I think it starts with pride and shock, in that the legion numbered 001, with a history of campaign success unbeaten by any except Horus returns home to find their brothers have turned, the battle costing them their home, their foundation myth, their sense of security, superiority and even their Primarch, the one guy that saw the final moments happen being an unreliable narrator (or is he? Of course he is! Or is he?).

The Heresy wasn’t just Marine Legions, although they make up the central forces due to the Primarchs putting a face on the armies and having a personal connection. Stacks of worlds, support formations, Titan Legions etc turned too. Reprisals following the final battle would have been brutal, overwhelming, swift and horrific. I don’t blame the surviving Dark Angel commanders, told to split their strength according to the Codex Astartes, feeling a touch paranoid and going ‘yeah, maybe now isn’t the time to talk about exactly what happened, let’s just say ‘a bigger boy did it (chaos wizards) and ran away’. I suspect the surviving loyal Primarchs and fledgling Inquisition started asking a few questions, and, if they suspected anything, thought little of it, something that’s been borne out by 10,000 years of DA actions since.

On the DA side, that time has been spent indoctrinating every recruit with stories of ‘And what do we do to turncoats?’ and ‘how do you regain honour if a (cough) ally turned on you out of the blue?’, long before they know anything more than anyone else does. By the time that recruit joins the inner circle, they are primed to continue the deception, and by the time they are of high enough rank to go beyond that, centuries of psycho-conditioning have done the job.

This made me smile while reading the Deathwatch book, where they have their librarians put a lock on recruits investigating each other’s secrets. Anyone want to bet on whether the Unforgiven have detached anyone from their inner circles to go hang out with Inquisitors and powerful librarians from other chapters? I can just imagine them in the 32nd millennium, going ‘for the Lion’s (our) sake, don’t send them anyone who knows anything!’ :D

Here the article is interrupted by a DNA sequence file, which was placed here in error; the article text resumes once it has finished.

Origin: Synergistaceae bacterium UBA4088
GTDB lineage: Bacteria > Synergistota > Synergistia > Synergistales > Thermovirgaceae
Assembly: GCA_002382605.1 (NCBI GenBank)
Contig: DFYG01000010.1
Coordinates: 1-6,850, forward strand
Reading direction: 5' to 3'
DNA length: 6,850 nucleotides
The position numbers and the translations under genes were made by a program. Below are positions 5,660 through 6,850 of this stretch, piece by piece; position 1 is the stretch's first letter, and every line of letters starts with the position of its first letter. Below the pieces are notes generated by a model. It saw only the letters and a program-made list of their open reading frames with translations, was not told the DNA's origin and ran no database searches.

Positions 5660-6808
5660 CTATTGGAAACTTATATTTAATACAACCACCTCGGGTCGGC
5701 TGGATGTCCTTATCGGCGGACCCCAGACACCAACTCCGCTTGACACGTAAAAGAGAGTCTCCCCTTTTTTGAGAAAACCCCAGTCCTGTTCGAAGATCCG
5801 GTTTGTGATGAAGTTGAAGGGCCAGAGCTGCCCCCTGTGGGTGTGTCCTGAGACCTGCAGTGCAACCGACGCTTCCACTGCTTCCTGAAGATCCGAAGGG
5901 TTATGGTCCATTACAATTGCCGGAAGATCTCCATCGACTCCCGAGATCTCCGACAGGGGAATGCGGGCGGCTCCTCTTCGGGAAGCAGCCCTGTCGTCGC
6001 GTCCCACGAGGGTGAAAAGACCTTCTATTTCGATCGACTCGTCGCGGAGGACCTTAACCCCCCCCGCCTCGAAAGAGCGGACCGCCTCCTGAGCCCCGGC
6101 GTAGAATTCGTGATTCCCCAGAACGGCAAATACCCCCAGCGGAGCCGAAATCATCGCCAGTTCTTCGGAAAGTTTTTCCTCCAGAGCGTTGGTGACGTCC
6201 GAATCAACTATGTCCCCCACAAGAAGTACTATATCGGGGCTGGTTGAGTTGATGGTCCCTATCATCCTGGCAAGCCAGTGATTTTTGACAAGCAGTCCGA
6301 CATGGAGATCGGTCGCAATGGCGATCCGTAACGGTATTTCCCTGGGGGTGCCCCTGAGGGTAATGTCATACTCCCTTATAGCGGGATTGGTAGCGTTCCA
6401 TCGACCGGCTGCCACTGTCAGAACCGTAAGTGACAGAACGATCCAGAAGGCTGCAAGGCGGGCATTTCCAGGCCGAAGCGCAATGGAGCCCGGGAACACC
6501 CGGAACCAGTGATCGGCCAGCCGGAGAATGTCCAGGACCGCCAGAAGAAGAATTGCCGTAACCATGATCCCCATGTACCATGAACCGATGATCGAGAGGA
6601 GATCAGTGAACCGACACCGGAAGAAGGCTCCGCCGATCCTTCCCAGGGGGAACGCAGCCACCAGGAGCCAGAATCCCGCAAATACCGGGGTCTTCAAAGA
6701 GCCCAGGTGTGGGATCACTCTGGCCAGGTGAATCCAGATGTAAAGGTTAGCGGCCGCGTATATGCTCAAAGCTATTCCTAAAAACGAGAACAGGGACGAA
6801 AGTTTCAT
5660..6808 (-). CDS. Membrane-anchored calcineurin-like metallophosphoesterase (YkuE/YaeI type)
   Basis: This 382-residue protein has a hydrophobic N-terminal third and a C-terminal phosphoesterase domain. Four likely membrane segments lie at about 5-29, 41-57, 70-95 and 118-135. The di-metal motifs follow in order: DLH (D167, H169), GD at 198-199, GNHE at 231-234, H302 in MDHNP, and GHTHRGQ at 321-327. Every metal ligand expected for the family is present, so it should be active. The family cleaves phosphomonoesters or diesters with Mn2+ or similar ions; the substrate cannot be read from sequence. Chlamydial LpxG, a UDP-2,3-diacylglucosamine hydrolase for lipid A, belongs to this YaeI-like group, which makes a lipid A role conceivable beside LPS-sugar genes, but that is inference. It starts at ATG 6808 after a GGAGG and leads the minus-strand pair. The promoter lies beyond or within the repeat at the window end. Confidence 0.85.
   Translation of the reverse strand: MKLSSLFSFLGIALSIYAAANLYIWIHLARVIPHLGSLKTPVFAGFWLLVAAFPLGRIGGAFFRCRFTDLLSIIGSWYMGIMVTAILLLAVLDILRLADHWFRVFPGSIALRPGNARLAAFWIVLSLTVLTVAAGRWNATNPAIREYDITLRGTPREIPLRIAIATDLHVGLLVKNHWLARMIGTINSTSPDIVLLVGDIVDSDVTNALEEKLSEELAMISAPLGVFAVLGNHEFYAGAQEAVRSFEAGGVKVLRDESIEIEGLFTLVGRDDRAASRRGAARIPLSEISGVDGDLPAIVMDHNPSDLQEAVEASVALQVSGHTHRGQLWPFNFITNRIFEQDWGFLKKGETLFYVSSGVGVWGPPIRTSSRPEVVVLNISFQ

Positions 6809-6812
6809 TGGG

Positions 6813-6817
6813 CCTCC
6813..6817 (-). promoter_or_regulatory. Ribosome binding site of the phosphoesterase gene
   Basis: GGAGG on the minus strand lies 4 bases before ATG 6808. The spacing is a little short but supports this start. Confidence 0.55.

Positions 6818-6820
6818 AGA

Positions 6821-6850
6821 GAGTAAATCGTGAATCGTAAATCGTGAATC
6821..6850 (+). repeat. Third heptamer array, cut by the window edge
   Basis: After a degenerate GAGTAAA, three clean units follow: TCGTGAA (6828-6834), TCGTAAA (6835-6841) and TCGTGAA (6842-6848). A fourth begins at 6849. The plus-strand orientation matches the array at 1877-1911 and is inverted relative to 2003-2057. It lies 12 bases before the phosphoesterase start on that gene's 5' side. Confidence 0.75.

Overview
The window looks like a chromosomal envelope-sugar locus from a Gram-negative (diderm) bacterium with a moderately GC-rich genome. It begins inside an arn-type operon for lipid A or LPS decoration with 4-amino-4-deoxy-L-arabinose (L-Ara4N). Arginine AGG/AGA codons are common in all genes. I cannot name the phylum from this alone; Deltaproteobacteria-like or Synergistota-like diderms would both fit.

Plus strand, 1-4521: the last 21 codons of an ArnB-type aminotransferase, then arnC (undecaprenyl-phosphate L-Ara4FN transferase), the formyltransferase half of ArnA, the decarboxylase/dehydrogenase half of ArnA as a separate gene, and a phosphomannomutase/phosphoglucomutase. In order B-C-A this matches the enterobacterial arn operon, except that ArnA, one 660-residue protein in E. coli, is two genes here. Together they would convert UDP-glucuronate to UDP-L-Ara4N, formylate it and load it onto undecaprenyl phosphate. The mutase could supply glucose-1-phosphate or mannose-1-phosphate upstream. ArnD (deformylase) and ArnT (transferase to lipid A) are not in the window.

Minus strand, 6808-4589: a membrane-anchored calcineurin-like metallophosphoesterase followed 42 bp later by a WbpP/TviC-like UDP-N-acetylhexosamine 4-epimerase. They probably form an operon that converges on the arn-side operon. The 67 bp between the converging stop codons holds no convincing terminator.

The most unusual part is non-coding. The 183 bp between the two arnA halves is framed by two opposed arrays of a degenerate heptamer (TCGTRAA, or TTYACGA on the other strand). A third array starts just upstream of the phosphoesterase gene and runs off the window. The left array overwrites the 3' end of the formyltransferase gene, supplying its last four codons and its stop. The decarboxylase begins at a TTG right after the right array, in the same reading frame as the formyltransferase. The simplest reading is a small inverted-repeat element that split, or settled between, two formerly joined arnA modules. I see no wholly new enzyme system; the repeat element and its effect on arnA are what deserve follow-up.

Dragon's Game

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I think it starts with pride and shock, in that the legion numbered 001, with a history of campaign success unbeaten by any except Horus returns home to find their brothers have turned, the battle costing them their home, their foundation myth, their sense of security, superiority and even their Primarch, the one guy that saw the final moments happen being an unreliable narrator (or is he? Of course he is! Or is he?).

The Heresy wasn’t just Marine Legions, although they make up the central forces due to the Primarchs putting a face on the armies and having a personal connection. Stacks of worlds, support formations, Titan Legions etc turned too. Reprisals following the final battle would have been brutal, overwhelming, swift and horrific. I don’t blame the surviving Dark Angel commanders, told to split their strength according to the Codex Astartes, feeling a touch paranoid and going ‘yeah, maybe now isn’t the time to talk about exactly what happened, let’s just say ‘a bigger boy did it (chaos wizards) and ran away’. I suspect the surviving loyal Primarchs and fledgling Inquisition started asking a few questions, and, if they suspected anything, thought little of it, something that’s been borne out by 10,000 years of DA actions since.